Political consumerism and why business ethics matter

We have probably all witnessed it; brands that get blacklisted after doing something that their consumers highly disapprove of. Maybe we have also seen the opposite; consumers that are supporting companies when sharing their values, opinions, and vision. Consumers that change their consumption based on political and ethical interests are called political consumers.

  • Political consumers consider non-economic benefits, such as sustainable development and corporate social responsibility, to a high degree when choosing what brands to stay loyal to and purchase from, in addition to seeking to satisfy their wellbeing.
  • When companies’ values align with their audience, consumers can choose to support the business by buying their products, called “buycott.” Vice versa, when consumers disapprove, they can also do the opposite and decide to boycott a specific company’s products or services. A third way of expressing your political consumerism is trying to influence other people’s consumption through communication.
  • The fourth way is changing your lifestyle to consume differently and thereby affecting society as a whole. The last-mentioned approach is the most thorough way, yet the hardest as it requires a lot from the individual. For example, it is easier to buy a certified product compared with becoming a vegetarian/vegan or stop flying.
  • Out of Sweden’s population of 15 – 85 years, as many as 50 % are political consumers,  according to an article published by Micheletti & Stolle (2004). According to the authors, the Swedish political consumers are mostly women, well-educated and high-income earners. They also consider themselves politically interested and are overrepresented among the group that votes more to the left. As the article was published in 2004, it is fully possible that the demographics of political consumers have changed. It is interesting to observe that in the early 2000s,  every other consumer in Sweden were selecting their products and services influenced by their political/ethical interests.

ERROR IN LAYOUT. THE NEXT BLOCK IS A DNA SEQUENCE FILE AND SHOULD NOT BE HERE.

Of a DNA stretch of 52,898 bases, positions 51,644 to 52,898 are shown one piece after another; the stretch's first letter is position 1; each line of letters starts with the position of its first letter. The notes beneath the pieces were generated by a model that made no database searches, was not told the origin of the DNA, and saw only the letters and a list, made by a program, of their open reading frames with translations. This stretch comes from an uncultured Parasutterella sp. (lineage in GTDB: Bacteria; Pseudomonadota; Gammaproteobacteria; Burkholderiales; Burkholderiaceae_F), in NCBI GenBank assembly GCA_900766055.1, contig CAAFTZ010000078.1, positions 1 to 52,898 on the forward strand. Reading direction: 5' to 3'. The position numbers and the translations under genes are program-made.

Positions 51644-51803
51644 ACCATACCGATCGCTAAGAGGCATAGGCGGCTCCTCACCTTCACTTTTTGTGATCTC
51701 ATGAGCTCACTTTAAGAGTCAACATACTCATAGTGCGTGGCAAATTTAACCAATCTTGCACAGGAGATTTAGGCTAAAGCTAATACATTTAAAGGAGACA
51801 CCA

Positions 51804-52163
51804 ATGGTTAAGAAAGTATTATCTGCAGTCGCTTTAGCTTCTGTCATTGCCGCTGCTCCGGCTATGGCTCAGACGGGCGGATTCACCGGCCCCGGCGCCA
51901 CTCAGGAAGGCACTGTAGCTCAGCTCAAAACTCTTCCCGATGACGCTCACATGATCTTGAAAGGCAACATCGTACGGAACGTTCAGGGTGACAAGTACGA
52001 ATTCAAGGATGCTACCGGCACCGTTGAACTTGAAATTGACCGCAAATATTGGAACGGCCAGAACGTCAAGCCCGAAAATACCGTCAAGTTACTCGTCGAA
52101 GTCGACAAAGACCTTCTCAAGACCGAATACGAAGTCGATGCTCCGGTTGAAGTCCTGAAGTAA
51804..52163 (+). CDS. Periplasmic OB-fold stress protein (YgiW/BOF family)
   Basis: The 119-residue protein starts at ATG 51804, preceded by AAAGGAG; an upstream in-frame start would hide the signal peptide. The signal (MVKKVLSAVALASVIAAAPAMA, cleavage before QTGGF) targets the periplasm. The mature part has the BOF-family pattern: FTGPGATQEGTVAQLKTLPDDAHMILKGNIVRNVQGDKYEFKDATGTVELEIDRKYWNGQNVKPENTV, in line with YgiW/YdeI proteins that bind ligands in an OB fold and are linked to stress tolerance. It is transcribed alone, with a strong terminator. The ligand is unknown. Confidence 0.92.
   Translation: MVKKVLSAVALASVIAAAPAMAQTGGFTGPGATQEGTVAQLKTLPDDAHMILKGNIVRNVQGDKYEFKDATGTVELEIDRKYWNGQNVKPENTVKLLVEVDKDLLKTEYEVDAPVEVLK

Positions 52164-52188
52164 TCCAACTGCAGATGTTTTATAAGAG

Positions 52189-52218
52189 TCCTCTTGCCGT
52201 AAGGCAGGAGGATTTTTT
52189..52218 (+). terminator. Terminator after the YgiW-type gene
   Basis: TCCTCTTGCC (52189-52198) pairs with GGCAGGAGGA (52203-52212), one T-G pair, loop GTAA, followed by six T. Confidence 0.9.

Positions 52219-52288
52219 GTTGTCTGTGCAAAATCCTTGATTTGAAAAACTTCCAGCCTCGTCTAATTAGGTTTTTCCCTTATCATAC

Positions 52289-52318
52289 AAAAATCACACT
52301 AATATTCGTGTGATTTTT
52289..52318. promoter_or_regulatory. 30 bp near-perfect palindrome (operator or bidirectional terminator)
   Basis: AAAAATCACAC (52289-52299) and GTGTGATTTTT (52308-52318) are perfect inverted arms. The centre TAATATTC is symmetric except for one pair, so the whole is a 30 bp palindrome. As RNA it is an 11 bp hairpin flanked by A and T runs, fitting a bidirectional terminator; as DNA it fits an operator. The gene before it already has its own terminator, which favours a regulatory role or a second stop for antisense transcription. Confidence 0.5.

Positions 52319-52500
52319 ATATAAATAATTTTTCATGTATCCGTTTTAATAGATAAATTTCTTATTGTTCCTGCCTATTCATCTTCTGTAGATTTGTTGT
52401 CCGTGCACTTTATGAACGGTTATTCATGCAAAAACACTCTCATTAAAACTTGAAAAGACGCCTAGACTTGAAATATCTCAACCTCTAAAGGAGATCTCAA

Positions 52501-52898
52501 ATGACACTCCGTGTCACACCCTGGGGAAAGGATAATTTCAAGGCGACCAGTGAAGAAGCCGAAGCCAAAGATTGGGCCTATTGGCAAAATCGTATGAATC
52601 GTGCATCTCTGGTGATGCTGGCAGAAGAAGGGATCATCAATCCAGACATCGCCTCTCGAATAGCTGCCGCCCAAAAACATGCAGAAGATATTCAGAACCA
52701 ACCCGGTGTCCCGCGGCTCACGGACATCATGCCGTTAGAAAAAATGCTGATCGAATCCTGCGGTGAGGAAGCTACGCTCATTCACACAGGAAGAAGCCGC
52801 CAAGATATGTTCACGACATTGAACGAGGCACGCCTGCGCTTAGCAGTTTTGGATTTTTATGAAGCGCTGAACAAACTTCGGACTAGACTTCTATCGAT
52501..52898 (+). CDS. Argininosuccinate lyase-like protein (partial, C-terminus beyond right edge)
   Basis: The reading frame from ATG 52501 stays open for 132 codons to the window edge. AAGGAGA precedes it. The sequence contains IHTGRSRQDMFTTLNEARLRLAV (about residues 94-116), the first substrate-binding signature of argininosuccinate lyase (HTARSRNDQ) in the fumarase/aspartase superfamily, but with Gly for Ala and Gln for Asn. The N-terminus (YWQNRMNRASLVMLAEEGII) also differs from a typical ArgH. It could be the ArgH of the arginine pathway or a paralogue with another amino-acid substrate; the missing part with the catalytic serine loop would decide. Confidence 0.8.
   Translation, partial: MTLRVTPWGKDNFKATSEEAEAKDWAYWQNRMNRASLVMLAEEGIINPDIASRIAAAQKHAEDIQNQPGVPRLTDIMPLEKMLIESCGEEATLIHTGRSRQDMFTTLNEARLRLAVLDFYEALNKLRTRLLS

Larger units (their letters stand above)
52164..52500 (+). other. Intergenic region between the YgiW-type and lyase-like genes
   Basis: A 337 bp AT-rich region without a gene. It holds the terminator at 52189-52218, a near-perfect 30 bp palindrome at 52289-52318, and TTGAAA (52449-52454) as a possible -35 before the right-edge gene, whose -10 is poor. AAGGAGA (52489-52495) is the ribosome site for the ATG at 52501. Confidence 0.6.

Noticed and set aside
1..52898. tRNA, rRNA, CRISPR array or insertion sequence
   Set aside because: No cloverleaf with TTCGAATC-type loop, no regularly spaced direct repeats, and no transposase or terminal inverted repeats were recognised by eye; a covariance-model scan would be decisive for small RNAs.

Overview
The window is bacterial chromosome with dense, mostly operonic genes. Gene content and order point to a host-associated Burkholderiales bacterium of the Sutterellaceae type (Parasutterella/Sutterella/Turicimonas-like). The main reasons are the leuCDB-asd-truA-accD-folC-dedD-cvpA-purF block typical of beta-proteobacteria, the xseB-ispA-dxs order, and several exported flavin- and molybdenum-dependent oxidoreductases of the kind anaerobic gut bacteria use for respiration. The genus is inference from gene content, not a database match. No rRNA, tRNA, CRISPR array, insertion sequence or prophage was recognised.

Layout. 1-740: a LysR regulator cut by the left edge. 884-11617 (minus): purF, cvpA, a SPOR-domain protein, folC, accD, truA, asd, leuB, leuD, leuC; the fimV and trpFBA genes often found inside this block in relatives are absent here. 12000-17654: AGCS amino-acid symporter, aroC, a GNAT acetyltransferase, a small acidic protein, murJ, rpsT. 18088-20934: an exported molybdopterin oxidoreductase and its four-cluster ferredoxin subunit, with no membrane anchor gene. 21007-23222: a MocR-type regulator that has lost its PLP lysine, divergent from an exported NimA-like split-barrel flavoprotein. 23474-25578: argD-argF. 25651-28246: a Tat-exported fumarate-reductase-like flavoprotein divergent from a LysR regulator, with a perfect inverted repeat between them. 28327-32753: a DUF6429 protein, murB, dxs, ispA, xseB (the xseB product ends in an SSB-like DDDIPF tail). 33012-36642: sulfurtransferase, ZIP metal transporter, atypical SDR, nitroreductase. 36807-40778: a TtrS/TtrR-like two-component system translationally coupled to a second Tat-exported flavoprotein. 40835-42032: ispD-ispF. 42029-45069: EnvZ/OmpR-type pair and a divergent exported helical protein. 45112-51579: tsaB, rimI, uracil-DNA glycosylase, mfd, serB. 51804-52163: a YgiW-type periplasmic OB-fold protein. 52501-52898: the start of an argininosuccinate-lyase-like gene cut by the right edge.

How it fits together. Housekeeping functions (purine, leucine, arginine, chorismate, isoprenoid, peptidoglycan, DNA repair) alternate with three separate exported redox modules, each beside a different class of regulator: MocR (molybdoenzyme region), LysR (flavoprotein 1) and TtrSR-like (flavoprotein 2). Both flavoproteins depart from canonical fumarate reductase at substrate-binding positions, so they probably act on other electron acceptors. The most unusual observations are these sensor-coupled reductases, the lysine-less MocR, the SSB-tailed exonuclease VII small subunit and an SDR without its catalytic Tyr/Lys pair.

• Political consumption often arises when consumers look past egoistic interests and personal finances in their purchases. Even if the group is not entirely unselfish in their consumption, they consider human rights and the manufacturing process. Political consumers need to take their ethical, political,  and environmental responsibility and decrease their consumption’s negative consequences. For example, political consumers would likely, to a greater extent, purchase organic products to protect the environment and fair-trade certified products to make sure the working conditions in the manufacturing countries are acceptable.

For companies trying to navigate in a digital world, we believe it is even more critical to understand the concept of political consumerism and its potential impact on your business. It is easier to reach out online, share your opinions, and find like-minded people across different markets. The call for joint action can quickly spread through social media and instantly gather the masses. Recently, the dairy-free company Oatly is exposed to political consumerism after bringing in a criticized investor. Many of their customers have called out for boycott online, while others have been open with their continuous support. Regardless, the event has not passed unnoticed but rather,  is brought into the light. Arguably, the Internet has made the third way of expressing political consumerism, i.e., influencing other people’s consumption through communication, quite a bit easier. And for sure, more scalable.

Micheletti, M., Stolle, D. (2004). Politiska konsumenter: marknaden som arena för politiska val. Ju mer vi är tillsammans. Kungälv: SOM-institutet.


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